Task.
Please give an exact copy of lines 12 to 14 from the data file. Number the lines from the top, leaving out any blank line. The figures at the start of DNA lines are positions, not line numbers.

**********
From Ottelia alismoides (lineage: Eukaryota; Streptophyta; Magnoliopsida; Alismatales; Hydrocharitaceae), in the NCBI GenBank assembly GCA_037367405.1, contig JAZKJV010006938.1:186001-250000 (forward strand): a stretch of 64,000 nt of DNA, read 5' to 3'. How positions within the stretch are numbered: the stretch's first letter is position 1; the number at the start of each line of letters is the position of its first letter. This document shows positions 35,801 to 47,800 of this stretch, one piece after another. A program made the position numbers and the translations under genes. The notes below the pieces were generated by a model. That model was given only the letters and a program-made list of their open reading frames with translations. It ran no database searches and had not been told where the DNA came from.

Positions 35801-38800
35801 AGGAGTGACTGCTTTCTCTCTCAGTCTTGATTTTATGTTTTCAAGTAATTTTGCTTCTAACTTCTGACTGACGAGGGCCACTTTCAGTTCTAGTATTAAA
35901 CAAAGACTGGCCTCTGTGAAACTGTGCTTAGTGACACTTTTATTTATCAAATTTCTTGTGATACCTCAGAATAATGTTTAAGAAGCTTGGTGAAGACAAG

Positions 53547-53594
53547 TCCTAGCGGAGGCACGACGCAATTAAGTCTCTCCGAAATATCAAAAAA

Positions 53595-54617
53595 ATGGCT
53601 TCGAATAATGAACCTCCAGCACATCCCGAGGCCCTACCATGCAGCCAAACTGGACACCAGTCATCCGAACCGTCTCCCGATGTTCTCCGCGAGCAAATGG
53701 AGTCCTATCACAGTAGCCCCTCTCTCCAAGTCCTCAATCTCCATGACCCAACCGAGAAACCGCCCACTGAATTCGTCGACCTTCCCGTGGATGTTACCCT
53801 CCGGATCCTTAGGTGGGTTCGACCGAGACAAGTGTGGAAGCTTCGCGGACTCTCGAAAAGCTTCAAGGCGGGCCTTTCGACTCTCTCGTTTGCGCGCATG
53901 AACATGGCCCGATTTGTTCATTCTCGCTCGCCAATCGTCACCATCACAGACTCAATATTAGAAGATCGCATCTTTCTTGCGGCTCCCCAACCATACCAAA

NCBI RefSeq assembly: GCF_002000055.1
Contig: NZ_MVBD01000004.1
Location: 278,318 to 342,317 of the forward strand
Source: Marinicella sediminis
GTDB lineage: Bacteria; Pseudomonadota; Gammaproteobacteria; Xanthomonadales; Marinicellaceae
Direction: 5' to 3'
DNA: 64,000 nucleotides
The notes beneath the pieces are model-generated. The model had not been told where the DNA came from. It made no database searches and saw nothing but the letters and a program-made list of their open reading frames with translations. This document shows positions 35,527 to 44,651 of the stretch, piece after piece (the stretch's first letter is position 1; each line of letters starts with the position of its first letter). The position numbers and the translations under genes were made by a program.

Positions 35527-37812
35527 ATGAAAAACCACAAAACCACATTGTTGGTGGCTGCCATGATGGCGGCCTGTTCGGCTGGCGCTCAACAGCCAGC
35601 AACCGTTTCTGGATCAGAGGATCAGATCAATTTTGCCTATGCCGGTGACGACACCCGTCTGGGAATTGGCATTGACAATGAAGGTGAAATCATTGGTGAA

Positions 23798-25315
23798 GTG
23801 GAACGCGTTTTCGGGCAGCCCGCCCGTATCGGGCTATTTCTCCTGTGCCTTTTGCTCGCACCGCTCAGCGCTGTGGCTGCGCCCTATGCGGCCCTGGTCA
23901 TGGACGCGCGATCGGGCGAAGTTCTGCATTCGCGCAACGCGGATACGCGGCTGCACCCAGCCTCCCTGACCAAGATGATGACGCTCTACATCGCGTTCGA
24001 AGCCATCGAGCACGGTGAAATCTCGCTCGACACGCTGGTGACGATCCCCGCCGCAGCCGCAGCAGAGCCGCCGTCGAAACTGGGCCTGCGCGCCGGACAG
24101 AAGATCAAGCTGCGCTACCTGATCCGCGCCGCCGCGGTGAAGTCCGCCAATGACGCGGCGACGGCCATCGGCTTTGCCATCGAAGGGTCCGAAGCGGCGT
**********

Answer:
53901 AACATGGCCCGATTTGTTCATTCTCGCTCGCCAATCGTCACCATCACAGACTCAATATTAGAAGATCGCATCTTTCTTGCGGCTCCCCAACCATACCAAA

NCBI RefSeq assembly: GCF_002000055.1
Contig: NZ_MVBD01000004.1